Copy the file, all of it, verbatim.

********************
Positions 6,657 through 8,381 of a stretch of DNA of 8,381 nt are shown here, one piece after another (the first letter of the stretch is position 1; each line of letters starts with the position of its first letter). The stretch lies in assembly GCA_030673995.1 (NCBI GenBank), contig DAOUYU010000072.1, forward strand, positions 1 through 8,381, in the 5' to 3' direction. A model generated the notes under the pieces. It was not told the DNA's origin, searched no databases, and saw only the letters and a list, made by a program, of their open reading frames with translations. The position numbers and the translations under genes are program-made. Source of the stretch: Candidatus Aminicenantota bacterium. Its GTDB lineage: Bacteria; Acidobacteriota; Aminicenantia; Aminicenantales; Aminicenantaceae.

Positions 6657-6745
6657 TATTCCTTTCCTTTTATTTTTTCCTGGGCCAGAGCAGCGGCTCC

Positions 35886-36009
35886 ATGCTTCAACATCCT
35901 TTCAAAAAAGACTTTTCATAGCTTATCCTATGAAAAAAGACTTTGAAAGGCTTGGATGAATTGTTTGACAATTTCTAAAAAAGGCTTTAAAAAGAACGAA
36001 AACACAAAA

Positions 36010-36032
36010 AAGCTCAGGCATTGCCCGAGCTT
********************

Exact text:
Positions 6,657 through 8,381 of a stretch of DNA of 8,381 nt are shown here, one piece after another (the first letter of the stretch is position 1; each line of letters starts with the position of its first letter). The stretch lies in assembly GCA_030673995.1 (NCBI GenBank), contig DAOUYU010000072.1, forward strand, positions 1 through 8,381, in the 5' to 3' direction. A model generated the notes under the pieces. It was not told the DNA's origin, searched no databases, and saw only the letters and a list, made by a program, of their open reading frames with translations. The position numbers and the translations under genes are program-made. Source of the stretch: Candidatus Aminicenantota bacterium. Its GTDB lineage: Bacteria; Acidobacteriota; Aminicenantia; Aminicenantales; Aminicenantaceae.

Positions 6657-6745
6657 TATTCCTTTCCTTTTATTTTTTCCTGGGCCAGAGCAGCGGCTCC

Positions 35886-36009
35886 ATGCTTCAACATCCT
35901 TTCAAAAAAGACTTTTCATAGCTTATCCTATGAAAAAAGACTTTGAAAGGCTTGGATGAATTGTTTGACAATTTCTAAAAAAGGCTTTAAAAAGAACGAA
36001 AACACAAAA

Positions 36010-36032
36010 AAGCTCAGGCATTGCCCGAGCTT